The Content Gating Results: Optional Works

First, we’ll get this out of the way right off: moving the gate from a landing page to part-way through the content did not result in any significant difference in conversion rates. In fact, readers asked questions on page five were considerably less likely to give us their information than those presented with a gated landing page before they started reading.

Simply moving the form position wasn’t the only factor. While our mandatory page-5 gate group was by far our worst converter, our optional page-5 gate group came out on top, beating out even the traditional landing page.

Making the form fields optional increased the conversion rate by almost 25%.

Those users were asked exactly the same questions on exactly the same page, but when they were given the option to skip, they filled out the form. 61% of users presented with the optional gate converted (93% who started ended up finishing!). That’s a tremendous improvement over the 37% conversion rate on the mandatory page-5 gate.

Content Marketing Engagement Results

With Docalytics, unlike with our traditional distribution channels, insight doesn’t end when the user views the document. When looking at the Progressive Form, we can observe real-time lead fall-off.

90% of the people who viewed the document advanced to the first of the required fields. When we asked for their name, we lost about 15%. Most people who gave us their name had no problem giving us their email address; we only lost another 11% when we asked for that.

Surprisingly, our highest drop-off rate came when we asked them, optionally, for their Twitter handle. Perhaps tired of being interrupted, 30% abandoned the document.

With a 50% conversion rate, the progressive gather was essentially the same as our control — the gated landing page. However, it was more than 10% lower than users who arrived at the optional page-5 gate.

On our optional page-5 gate, only 7% skipped the form altogether, anonymously reading online or downloading. Ultimately, 61% of our unique visitors filled out the optional form. That’s 97% of the people who started filling it out.

While conversion rates were highest with our fully optional form, reader engagement (measured by downloads and reading progress) was an entirely different story.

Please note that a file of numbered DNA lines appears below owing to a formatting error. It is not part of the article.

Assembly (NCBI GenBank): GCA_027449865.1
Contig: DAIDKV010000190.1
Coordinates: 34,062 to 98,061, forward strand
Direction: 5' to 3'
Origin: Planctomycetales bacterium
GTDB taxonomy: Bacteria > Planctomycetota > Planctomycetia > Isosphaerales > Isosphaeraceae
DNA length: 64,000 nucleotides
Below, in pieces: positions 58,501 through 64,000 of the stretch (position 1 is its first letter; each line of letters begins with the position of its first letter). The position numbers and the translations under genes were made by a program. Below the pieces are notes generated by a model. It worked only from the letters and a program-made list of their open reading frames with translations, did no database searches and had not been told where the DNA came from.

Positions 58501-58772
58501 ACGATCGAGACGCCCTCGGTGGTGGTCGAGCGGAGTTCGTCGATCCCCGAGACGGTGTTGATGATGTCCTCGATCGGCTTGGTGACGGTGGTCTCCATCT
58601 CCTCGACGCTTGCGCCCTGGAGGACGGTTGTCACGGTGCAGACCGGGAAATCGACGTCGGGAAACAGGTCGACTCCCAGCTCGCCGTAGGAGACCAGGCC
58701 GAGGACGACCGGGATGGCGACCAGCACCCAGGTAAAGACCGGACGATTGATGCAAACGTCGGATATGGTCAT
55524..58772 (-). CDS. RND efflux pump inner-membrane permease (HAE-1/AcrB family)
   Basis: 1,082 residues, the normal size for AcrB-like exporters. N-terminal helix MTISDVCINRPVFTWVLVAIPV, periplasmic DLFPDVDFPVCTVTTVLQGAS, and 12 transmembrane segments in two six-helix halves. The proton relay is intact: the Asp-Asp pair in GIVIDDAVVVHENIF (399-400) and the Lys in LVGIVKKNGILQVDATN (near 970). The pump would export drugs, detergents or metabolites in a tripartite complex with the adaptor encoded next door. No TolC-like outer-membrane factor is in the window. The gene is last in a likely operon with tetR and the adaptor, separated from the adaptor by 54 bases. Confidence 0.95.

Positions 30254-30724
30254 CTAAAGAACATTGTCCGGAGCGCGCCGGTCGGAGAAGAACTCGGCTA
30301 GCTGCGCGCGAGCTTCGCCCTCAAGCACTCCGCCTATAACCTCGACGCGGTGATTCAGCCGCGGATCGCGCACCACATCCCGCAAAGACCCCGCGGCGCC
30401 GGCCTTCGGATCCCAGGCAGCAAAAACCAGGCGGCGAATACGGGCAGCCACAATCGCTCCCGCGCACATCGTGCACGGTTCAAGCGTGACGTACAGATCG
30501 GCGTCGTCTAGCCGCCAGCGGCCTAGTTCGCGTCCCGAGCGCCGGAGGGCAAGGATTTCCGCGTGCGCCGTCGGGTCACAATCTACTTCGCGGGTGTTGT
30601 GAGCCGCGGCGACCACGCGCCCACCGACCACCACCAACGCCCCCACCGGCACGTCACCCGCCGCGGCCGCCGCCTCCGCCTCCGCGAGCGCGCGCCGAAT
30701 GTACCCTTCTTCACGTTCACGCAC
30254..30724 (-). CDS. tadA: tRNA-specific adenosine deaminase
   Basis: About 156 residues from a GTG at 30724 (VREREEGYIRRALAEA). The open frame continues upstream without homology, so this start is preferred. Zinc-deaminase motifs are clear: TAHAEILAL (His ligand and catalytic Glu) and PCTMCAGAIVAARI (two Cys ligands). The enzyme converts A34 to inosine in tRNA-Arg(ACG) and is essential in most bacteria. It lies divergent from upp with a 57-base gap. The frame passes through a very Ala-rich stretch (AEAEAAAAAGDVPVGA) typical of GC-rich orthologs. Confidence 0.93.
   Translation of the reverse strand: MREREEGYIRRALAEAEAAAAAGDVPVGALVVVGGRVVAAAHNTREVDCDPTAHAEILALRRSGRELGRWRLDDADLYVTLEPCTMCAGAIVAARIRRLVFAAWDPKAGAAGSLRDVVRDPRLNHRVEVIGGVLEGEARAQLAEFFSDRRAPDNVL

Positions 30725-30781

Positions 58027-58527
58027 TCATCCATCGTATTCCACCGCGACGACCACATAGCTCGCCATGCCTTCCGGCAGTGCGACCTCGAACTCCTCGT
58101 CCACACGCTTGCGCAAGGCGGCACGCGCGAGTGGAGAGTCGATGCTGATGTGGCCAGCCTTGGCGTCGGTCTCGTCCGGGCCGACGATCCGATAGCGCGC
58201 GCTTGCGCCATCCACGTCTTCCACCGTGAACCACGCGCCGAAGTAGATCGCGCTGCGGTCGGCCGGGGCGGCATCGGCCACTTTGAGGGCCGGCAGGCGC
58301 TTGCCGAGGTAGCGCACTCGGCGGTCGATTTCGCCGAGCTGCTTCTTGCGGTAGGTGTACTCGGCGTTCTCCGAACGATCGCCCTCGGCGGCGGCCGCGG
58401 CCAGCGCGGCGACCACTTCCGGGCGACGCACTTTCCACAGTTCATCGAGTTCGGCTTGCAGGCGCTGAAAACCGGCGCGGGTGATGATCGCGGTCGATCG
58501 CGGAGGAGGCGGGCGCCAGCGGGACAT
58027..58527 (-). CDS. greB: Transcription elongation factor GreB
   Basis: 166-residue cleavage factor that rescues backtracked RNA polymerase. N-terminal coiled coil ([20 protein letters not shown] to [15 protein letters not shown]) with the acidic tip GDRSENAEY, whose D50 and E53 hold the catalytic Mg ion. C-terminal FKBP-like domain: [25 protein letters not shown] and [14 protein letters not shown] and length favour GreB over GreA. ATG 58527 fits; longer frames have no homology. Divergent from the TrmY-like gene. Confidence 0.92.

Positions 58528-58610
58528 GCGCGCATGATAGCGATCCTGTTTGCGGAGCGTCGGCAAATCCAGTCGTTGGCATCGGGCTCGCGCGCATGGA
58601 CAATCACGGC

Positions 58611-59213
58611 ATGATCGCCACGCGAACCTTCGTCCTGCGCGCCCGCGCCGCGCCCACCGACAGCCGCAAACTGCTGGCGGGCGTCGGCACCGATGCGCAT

Of readers who fully filled out the mandatory progressive form, 100% of them continued reading to the end, and nearly 80% of them downloaded and saved it. While people did fill out our optional form, fewer of them downloaded the document than any other group, and almost no one read through to the end online.

Content Gating Data Is Fine…But What Really Works?

Our initial question was: If we give the readers a taste of the content before we ask for their information, will it outperform a landing page?

The answer to this question is simple. No. Stick with the landing page. If your objective is building a big list, put the form out front to get the impulse conversions.

In his book The Content Code, Mark Schaefer challenges marketers to “tear down those walls.” He writes:

Business relationships are built on trust. They always have been. The social web is an incredible gift to business people everywhere. For the first time in history, you can create relationships and build trust with people far and wide . . . through your voice, your views and your expertise. But the only way to do that is by giving them enough free content to know and trust you.

Perhaps this is why our optional form outperformed all others for conversion. But how valuable are these leads? Our conversion rates were inverse our reading/downloading rates. It’s almost as if we assigned greater value to the content by compelling them, rather than just asking them, to fill out the form.

To quote HubSpot CEO Mike Volpe, when arguing on behalf of email gating:

If I can get 100,000 people to see that page and I can get 28,000 people to fill it out, 28,000 contacts may be more valuable than even 50,000 people seeing the content.
That is really what the debate comes down to. The question is what is the value of a view or a download versus someone who has actually filled out the form?

Email Gating Best Practices Differ Based on the Audience

In our experience, does email gating work? Yes — it’s an industry-standard operating procedure for a reason. Whether or not it’s the best practice for your brand is a highly nuanced question.

  • A freemium software company looking to gain as many leads as possible would do best to put that form out up-front, perhaps even making it optional.
  • A company with a higher-priced product looking for a small number of highly qualified leads, like a lawyer or automotive dealer, may do better with progressive information gathering, isolating and reaching out directly to only the most engaged leads.
  • A blogger looking to establish their brand may actually see more value from their content if they just give it away, building trust with readers. It’s certainly worked for Mark Schaefer.

Create Your Email Gating Strategy

What’s the best marketing strategy for you and your content? The answer will vary greatly based on your brand, your customer personas, and your objectives.

We ask and answer these questions every day for ourselves and our inbound marketing clients. If you made it this far (in our free, un-gated content), we invite you to a free Inbound Marketing Assessment (IMA). We’ll take a look at your website and content and chat on the phone with you to help optimize your content distribution. Contact us for your free IMA.


Originally published at 9clouds.com on August 7, 2015.